SAN FRANCISCO -- The 2020 season demanded constant resilience from the Giants, and for the most part, they managed to surmount the stream of obstacles that cropped up over the course of this unprecedented year. They couldn’t clear the final hurdle, though.
The Giants stumbled at the finish line, as they were eliminated on the final day of the regular season following a 5-4 loss to the Padres in Sunday afternoon’s finale at Oracle Park.
At 29-31, the Giants finished the 60-game campaign tied with the Brewers for the eighth and final playoff spot in the National League, but they were edged out because Milwaukee owned the tiebreaker by virtue of its better intradivisional record. The Brewers finished 19-21 against the NL Central, while the Giants went 18-22 against the NL West.
“We just needed to win another game or two the last couple of series to get in,” shortstop Brandon Crawford said. “We played great the last six or eight weeks, so yeah, to not take the opportunity to win a couple of these last games and get into the playoffs, it definitely hurts.”
The Giants entered the final weekend of the regular season firmly in control of their own destiny, but they missed a chance to secure their first postseason berth since 2016 after ending their year with three consecutive losses to the Padres. After the Cardinals beat the Brewers, 5-2, in St. Louis, the Giants needed only a win on Sunday to punch their ticket to the playoffs, but their late comeback attempt ultimately fell short.
Trailing, 5-1, in the seventh inning, the Giants pulled within one following a two-run home run by Crawford and a solo shot to the opposite field from Wilmer Flores in the eighth. But they were shut down in the bottom of the ninth by Padres closer Trevor Rosenthal, who retired Crawford, Joey Bart and Austin Slater to officially end the Giants’ season.
Slater struck out on a called third strike by home-plate umpire Rob Drake, a fastball that appeared to be below the zone, drawing furious yells from the Giants dugout.
“Baseball happened,” right fielder Mike Yastrzemski said. “That's how the game goes. We ran into a good team, and they were executing. Every time that we would punch, they would punch back. They didn't take any games off, and I think that we just fell a little bit short.”
Few believed the Giants would even be in this position at the beginning of the season. The departure of Bruce Bochy and the arrival of Gabe Kapler ushered in a new era for the Giants, who were expected to enter another rebuilding phase in their second year under president of baseball operations Farhan Zaidi.
Zaidi maintained that the goal for 2020 was to play meaningful baseball as deep into the season as possible, but it was clear the overarching theme was initially player development and identifying pieces for the next great Giants teams.
Those priorities began to change following the implementation of a pandemic-shortened 60-game regular season and an expanded playoff format. The Giants sensed an opportunity to surprise, though they appeared to be long shots for the postseason after erstwhile closer Trevor Gott blew three consecutive saves to sink the club to 8-16 on Aug. 17.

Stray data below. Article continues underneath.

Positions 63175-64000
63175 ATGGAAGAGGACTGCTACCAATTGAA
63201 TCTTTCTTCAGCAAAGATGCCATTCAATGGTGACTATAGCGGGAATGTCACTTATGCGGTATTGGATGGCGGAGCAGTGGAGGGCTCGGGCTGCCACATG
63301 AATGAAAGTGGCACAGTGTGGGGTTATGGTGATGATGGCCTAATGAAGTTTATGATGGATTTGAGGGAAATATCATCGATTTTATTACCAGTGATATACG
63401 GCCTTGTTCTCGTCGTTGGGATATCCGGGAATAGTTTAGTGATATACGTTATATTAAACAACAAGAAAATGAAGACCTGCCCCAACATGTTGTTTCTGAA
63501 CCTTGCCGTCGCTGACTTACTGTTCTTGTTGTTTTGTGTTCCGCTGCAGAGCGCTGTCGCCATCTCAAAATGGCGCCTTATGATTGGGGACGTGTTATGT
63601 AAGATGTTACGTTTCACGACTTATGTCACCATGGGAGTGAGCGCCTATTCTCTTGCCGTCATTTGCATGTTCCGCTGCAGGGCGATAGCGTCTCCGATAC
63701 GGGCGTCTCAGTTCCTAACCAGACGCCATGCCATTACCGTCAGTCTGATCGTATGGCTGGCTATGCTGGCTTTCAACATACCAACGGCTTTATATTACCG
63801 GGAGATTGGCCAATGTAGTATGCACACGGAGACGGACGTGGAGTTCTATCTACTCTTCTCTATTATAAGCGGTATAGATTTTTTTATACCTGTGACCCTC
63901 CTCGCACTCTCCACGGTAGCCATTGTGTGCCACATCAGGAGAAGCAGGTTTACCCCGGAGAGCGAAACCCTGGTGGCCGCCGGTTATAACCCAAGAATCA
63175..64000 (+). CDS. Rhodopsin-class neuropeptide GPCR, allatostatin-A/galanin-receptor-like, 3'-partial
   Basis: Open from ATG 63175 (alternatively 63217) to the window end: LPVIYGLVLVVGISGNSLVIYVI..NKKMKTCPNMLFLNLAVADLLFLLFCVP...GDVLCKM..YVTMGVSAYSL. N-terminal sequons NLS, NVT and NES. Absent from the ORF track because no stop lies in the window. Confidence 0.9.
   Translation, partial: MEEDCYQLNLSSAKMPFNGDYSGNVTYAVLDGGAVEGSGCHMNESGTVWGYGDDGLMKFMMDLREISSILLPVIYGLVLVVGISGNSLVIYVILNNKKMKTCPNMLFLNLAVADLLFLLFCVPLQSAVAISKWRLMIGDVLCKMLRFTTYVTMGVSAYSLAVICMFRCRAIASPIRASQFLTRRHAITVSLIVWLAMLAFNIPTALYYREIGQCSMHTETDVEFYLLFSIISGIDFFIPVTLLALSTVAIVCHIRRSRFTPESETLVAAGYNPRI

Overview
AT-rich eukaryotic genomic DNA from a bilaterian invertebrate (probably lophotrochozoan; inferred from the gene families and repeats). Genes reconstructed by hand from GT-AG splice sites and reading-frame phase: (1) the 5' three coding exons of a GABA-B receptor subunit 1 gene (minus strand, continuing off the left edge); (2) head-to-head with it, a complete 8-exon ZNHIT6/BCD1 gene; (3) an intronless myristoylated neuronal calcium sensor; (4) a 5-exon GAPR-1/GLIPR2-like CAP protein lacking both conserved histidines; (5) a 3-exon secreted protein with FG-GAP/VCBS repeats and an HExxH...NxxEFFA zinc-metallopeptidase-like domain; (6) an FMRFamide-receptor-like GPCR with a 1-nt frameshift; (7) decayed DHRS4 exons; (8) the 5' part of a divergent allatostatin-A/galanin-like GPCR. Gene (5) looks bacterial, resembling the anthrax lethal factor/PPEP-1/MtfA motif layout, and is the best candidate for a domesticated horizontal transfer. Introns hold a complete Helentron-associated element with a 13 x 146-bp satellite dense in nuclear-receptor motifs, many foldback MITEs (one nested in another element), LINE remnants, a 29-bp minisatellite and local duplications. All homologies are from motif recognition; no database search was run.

But the Giants once again managed to defy the odds, reeling off a 15-5 run that rescued their season and vaulted them right back into the National League Wild Card mix.
An offense that ranked as one of the worst in the Majors in 2019 suddenly flexed newfound punch behind the emergence of under-the-radar acquisitions like Yastrzemski, Donovan Solano and Alex Dickerson, resurgent campaigns from Brandon Belt and Crawford, contributions from newcomers Flores and Darin Ruf and breakthroughs from Slater and Mauricio Dubón.
An inexperienced bullpen that suffered several high-profile blowups early in the season stabilized with the leadership of Tony Watson, the growth of Tyler Rogers and Caleb Baragar and the arrival of waiver claim Jarlín García. Kevin Gausman and Drew Smyly, who missed six weeks with a left finger injury but returned to strike out 10 over 5 1/3 innings on Sunday, emerged as the Giants’ best starters after signing one-year deals over the offseason and should be candidates to re-sign this winter.
Kapler and his 13-person coaching staff deserve credit, too, as they brought fresh ideas and philosophies to the organization and managed to secure buy-in from veterans like Belt and Crawford, who will head into the final year of their contracts next year with renewed confidence after rebounding from career-worst offensive years in 2019.
“I think a lot of it worked,” Crawford said. “You look at what our team did this year and how nobody really expected that. A lot of the stuff that we went over, especially like as a hitter, we had a really good idea of what pitchers were trying to do this year, which is maybe a little different from years past.”
Kapler tried to get the most out of his roster by embracing platoons and other data-driven strategies, but the Giants still faced a talent deficit when matching up against elite clubs, as evidenced by their 7-19 record against teams above .500 and their 22-12 record against teams below .500. The missed opportunities down the stretch will sting, but there is cause for optimism heading into 2021 and beyond.
“We set out to play meaningful games until the end of the season, and we did that. We played 60 meaningful games,” Kapler said. “We fought in every single one of them. We battled back from deficits and gut-punches throughout the season. Our bullpen got better. We had young players develop this season. The goal was to get to the playoffs. The goal was to go deep into the playoffs. The goal was to win the World Series. We were unable to accomplish that goal, but there were a lot of other wins along the way, independent of our win-loss record.”